Likewise, your faith needs to be fed with God’s Word and exercised through trusting God with something every day. We must approach Bible study with fresh eyes every day, looking for the new things the Lord will be teaching us and how we can share that with someone who needs to know it. We must recognize God’s work in our life every day, not just what He did years ago.
Walking requires choices.
I must decide whether to turn to the left or to the right out of my driveway when I go on an evening walk. One pathway goes to the park. The other pathway goes down a street with no sidewalks. Depending on the weather and the amount of traffic, my choice of pathway could be good or bad. That is true about our faith walk as well.
A lifetime faith walk must be walked daily. Choices are made daily, weekly, and yearly to follow pathways that lead you on a joyful walk (the kind I had you picture in your mind). Or, you end up on one that is frustrating and disappointing.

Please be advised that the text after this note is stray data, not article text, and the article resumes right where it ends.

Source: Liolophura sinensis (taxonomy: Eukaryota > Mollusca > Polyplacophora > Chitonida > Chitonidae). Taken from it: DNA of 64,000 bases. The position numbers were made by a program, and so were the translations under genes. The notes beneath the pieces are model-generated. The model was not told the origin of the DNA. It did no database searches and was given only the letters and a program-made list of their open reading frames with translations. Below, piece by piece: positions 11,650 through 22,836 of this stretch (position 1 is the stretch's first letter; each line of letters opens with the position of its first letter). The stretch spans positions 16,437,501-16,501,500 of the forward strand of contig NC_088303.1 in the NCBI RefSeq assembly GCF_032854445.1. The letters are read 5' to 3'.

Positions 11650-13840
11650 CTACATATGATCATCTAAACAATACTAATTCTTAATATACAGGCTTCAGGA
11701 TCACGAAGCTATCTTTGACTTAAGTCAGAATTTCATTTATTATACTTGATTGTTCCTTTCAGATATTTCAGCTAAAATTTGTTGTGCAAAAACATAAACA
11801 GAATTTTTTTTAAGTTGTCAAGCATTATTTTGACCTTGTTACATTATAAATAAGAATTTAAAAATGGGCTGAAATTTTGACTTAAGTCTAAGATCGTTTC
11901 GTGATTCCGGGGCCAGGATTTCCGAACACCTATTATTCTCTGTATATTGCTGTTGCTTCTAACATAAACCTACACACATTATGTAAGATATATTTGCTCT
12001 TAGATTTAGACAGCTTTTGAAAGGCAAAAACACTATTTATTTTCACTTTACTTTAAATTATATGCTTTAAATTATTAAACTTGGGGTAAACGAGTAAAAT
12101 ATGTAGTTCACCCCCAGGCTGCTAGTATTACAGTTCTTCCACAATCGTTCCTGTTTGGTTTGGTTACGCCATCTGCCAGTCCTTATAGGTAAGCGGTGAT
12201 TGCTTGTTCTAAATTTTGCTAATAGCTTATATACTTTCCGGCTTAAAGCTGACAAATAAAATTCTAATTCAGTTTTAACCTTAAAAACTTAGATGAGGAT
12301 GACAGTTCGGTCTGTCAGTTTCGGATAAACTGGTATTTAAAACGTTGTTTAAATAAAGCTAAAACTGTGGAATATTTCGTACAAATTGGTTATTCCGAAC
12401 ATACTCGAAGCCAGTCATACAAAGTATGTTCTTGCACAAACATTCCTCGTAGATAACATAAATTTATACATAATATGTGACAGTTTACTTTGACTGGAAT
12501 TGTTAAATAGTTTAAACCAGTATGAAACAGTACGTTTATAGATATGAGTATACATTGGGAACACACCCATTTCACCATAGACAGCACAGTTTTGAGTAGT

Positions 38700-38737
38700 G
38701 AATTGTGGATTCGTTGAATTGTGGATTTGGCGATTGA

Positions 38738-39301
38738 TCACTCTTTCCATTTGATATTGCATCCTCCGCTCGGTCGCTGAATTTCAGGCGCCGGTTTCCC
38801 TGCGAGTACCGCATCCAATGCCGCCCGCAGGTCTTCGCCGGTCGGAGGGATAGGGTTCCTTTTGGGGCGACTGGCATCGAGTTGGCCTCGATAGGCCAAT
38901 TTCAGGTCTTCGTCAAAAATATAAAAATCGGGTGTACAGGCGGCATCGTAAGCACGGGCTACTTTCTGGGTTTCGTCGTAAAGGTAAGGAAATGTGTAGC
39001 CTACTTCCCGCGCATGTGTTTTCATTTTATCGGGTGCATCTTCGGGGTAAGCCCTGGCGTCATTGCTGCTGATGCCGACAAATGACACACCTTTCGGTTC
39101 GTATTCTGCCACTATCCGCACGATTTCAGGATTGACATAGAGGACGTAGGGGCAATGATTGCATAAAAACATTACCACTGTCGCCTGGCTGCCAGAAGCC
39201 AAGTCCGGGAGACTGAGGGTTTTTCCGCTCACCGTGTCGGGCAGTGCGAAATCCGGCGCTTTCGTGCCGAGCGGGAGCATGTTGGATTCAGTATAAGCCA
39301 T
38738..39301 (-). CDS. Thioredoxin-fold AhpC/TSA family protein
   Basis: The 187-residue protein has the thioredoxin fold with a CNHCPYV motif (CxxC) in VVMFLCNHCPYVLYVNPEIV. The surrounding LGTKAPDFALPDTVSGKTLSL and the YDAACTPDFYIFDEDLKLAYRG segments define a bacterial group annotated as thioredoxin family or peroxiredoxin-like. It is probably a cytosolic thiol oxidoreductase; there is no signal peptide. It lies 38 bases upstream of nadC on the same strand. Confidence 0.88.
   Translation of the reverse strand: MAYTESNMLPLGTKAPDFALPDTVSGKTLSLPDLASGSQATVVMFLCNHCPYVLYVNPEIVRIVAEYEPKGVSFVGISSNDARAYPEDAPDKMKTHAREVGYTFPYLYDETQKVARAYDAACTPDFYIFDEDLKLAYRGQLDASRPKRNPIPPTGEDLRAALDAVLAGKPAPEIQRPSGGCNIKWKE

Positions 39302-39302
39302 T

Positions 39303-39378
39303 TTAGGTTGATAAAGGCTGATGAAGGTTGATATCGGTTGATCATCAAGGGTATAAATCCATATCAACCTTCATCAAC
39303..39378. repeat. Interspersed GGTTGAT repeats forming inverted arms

I prefer the joyful walk. Don’t you? The word joyful means to be full of joy. So, it helps to know what joy is.
What is joy?
When you hear the word “joy,” what comes to your mind?
Happiness or joy?
Most people define joy as a feeling of happiness when you’re smiling and laughing a lot. And, they think that happiness comes from “good happenings.” Everything is going your way, turning out right. You have lots of money. You’re healthy. You’re very successful in work or school. Right?
But, what happens if things are not so good? Your family is stressed financially. You may be struggling in work or school. Your relationships are fraying. You or someone close to you is very sick. Happiness kinda disappears then.
It’s very hard to have a joyful walk if that’s your definition of joy. But, for believers in Jesus Christ, we have access to a different kind of joy that is internal. We call it biblical joy.